Rewriting the rules of language learning: Translanguaging
Translanguaging is a developing programme at The British School in The Netherlands, where teachers are trained in best practices, ensuring that all of the students at the BSN are having the best possible learning experience.
In our multicultural world, identities build on one another. A person can be born in one country but call many countries home, in the same way that they can celebrate the traditions of their home culture whilst also taking part in those of others. Growing up internationally is an exceptional experience that influences every child’s identity in a unique way.
It is a challenge but also an enormous learning opportunity. The multicultural mind-set that can be gained by learning how others communicate is something that enriches expat children’s time at school, as well as their view of themselves and the world.
What is translanguaging?
One important way to incorporate this goal into day-to-day teaching and learning is through translanguaging. This is a model of language learning which allows the student to grow their school language skills whilst at the same time accessing, developing and making connections with their mother tongue or home language.
It is a mindset that goes beyond the language classroom, integrating language learning with all school subjects and encouraging students to access their multilingual abilities to express themselves throughout their school day.
At BSN, for example, over 60 percent of students speak a language other than English at home, and over 35 language groups are represented. Translanguaging is then key to ensuring that students have the best possible learning experience.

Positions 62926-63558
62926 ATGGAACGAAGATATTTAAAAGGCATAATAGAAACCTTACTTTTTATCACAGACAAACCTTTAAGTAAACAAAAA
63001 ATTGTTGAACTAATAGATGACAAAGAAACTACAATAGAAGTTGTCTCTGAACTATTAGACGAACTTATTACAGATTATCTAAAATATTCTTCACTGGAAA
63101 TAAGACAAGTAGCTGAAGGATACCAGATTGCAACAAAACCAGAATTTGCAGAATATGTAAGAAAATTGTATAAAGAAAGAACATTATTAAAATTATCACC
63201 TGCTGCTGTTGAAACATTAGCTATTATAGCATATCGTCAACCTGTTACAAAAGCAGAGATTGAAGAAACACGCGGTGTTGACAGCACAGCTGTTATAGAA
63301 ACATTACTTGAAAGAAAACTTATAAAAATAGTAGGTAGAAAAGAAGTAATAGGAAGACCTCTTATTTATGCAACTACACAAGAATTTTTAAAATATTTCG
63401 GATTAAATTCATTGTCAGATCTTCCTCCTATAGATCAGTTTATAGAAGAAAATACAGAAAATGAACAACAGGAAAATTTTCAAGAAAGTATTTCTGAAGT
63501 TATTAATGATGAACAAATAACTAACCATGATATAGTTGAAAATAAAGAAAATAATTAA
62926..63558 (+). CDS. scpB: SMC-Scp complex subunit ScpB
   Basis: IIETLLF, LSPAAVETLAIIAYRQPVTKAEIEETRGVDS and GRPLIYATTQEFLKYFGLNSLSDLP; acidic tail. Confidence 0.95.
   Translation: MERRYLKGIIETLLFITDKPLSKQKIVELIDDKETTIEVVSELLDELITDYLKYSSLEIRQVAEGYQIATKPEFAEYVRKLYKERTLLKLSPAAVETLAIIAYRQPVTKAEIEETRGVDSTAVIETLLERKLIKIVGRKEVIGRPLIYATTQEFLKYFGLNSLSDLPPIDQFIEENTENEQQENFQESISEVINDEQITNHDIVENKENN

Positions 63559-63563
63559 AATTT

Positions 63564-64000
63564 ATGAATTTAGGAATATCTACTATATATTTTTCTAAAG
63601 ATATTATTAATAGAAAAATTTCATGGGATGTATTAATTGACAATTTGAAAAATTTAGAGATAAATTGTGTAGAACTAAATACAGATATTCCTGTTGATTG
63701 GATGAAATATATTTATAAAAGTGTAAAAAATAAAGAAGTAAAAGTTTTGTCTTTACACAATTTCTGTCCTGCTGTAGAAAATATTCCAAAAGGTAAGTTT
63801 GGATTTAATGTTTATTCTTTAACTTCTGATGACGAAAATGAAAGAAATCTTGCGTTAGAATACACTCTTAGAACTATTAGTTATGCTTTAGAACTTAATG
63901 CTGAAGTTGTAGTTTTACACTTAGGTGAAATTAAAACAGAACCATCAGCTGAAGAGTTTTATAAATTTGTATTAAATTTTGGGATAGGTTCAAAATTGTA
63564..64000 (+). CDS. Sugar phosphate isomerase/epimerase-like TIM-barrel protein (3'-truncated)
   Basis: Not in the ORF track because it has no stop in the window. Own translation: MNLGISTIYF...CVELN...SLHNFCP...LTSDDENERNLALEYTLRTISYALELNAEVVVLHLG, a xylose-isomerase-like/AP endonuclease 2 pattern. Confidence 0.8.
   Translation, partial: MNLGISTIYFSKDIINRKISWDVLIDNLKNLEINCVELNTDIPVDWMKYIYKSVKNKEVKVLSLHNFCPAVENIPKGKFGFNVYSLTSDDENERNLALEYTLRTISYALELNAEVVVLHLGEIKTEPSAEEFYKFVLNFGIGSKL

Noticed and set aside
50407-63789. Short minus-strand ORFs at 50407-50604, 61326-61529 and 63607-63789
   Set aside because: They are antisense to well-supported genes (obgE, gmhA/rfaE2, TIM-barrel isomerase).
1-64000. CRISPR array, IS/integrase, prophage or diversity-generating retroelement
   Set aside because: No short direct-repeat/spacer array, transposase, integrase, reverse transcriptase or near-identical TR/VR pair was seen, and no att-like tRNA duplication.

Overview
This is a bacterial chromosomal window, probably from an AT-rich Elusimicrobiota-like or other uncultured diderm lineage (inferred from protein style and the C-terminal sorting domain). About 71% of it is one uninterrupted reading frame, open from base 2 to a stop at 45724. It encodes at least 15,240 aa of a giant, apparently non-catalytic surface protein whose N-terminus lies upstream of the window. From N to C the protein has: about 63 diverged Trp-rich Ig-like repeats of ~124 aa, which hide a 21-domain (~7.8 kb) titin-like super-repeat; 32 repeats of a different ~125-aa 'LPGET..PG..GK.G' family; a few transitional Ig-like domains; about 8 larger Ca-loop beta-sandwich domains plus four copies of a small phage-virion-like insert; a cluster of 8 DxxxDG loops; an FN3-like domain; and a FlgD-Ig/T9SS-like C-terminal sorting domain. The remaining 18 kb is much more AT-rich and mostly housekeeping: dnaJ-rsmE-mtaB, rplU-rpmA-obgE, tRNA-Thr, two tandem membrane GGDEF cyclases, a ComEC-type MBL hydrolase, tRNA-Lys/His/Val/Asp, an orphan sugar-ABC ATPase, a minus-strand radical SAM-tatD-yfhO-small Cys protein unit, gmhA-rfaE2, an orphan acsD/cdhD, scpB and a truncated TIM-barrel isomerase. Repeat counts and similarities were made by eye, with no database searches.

In a more traditional model of language learning, a student may have been discouraged from speaking their home language whilst at school. They may have been pulled out of their regular class time to take remedial English classes if they were deemed unable to participate at the desired level.
As students may be able to express themselves more integrally in their home language rather than in simplified English, translanguaging allows them to share their ideas and participate more confidently in class. Students can decide for themselves in which language they want to think and plan.
For example, pupils with a language in common may be given opportunities to plan investigations in their home language, thus increasing their technical vocabulary, before presenting their investigation to the class in English. Pride in one’s cultural identity and confidence in one’s knowledge and ability to participate in the curriculum should be given room to grow.
Parents whose children are using this method often give great feedback on the method: “[My daughter] had the freedom to work in English or Spanish – or both. It was so good for her self-esteem. She felt like she had choices, not limitations on her languages. Translanguaging has given a depth to [her] language that I did not expect.”
Students sharing a dual language story, read in Arabic by one student and translated into English by a classmate.
Students using their languages to understand a lesson about transportation.
The benefits of translanguaging are not lost on native English speakers. As we are living in the Netherlands, even students who speak English as their home language are active language learners. They are encouraged to use their Dutch alongside English on a day-to-day basis.
Making sure multicultural aspects are integrated into every class nurtures a heightened cultural awareness and respect for differences between all members of the international community and makes sure each student knows that their unique identities, families and backgrounds are valued.
Translanguaging is an important tool for expanding rather than restricting multilingualism and cultural identity, while still delivering excellent EAL education. This method is on the cutting-edge of language learning.
For more information about the translanguaging learning method, follow the BSN English as an Additional Language team on Twitter here: @BSN_EAL or contact The British School in The Netherlands via the button below.